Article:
August 29, 2011
Hurricane Irene takes a toll on Jewish community with three deaths, but institutions spared
For some in the Jewish community, Hurricane Irene was a soggy inconvenience.
But for others it became a moment to extend a helping hand—in at least three cases, tragically.
David Reichenberg, a 50-year-old father of four from Spring Valley, N.Y., died while saving a father and his 6-year-old son from a downed power line. He contacted the live wire and was electrocuted.
Reichenberg, an Orthodox Jew, was one of three Jews reportedly killed Sunday in the storm.
Michael Kenwood, 39, also died while attempting to help others.
A volunteer first aid worker from Princeton, N.J., Kenwood was checking a submerged car that rescuers thought was occupied when he became untethered and slipped. Kenwood was swept away by the current and later was pulled unconscious from the waters. He died the same night, reported the Trenton Times. The car was found to be abandoned.
Rozalia Gluck, 82, of Brooklyn, N.Y., was trapped in a Catskills motel that had become unmoored during the storm and floated away. Authorities recovered her body late Sunday. Isaac Abraham, a leader in the Brooklyn Chasidic community, told the New York Daily News that Gluck was a Holocaust survivor originally from Russia.
“She survived Hitler,” Abraham said, “but she couldn’t survive Irene.”
By Tuesday afternoon, 40 deaths in 10 states were attributed to Hurricane Irene, The Associated Press reported.
In the Reichenberg tragedy, he had stopped to help the father and son, who were outside viewing the damage to their home in Rockland County when the boy touched a metal fence electrified by a fallen wire. Reichenberg pulled the two from the fence but could not escape himself, witness Moishe Lichtenstein told the New York Daily News.
“When I got there the victim was on the ground and he was touching the wire, which was in the water,” Lichtenstein said. “When emergency officials got there, they couldn’t touch him. We were standing there for like five or 10 minutes. We were just praying, ‘God help this man.’ “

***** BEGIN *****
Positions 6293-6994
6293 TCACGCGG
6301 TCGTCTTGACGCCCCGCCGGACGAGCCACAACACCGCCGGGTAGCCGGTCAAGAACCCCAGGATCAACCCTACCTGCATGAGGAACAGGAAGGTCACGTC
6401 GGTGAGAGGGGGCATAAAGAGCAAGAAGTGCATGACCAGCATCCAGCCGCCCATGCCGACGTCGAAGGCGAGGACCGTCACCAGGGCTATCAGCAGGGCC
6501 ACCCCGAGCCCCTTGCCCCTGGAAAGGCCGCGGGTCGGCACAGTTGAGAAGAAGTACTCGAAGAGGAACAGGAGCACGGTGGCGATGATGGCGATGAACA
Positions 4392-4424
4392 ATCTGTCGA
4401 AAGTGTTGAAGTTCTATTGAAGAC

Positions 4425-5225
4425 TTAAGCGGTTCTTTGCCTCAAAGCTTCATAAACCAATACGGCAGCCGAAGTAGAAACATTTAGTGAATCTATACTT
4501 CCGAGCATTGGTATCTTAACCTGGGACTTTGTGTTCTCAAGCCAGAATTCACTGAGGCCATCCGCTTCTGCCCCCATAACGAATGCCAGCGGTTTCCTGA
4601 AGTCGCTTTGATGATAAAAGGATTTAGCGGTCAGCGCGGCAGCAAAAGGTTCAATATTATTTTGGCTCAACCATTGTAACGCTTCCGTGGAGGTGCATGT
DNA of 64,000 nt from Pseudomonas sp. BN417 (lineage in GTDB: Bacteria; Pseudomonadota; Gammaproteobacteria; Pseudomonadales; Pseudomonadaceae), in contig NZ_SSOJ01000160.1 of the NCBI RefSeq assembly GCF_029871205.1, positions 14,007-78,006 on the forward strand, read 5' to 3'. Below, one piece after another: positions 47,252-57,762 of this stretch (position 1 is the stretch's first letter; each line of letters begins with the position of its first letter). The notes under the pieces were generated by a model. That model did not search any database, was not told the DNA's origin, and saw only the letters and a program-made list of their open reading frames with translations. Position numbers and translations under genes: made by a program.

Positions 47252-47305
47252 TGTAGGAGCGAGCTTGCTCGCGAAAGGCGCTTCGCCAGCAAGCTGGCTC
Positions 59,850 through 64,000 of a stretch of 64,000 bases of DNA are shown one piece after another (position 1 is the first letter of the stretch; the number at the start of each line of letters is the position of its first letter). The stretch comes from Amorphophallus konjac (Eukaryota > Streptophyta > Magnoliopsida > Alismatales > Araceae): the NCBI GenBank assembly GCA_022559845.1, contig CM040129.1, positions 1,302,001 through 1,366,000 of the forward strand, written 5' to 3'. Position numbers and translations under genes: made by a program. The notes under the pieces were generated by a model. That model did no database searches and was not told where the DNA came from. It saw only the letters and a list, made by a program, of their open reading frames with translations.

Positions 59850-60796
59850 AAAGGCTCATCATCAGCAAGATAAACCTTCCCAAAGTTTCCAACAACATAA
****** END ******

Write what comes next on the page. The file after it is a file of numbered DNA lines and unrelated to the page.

Reichenberg was pronounced dead at the scene and was buried Sunday night. The injured boy, Reuven Herbst, was reported to be in critical but stable condition as of Monday night. His father, whose name was not released, suffered only minor injuries.
In an interview with JTA, a longtime friend of Reichenberg, Rabbi Avrohom Braun, described him as an “upbeat person with unshakable faith.” Braun is director of admissions and education at Ohr Somayach yeshiva, which Reichenberg attended 25 years ago.
Reichenberg, who ran a sign-making shop, would attend 6 a.m. classes each day before opening his store, Braun said. He also said Reichenberg regularly volunteered to help coordinate Shabbat meals for impoverished families in Rockland County, which has a large population of Orthodox Jews.
As the cleanup effort began late Sunday and the East Coast began to return to some semblance of normality on Monday—in many areas, public transportation was still unavailable—the major denominational synagogue groups were still trying to make contact with constituent congregations in areas without power or telephone lines. They were hindered by staff members unable to get to work due to lack of train service and impassable roads.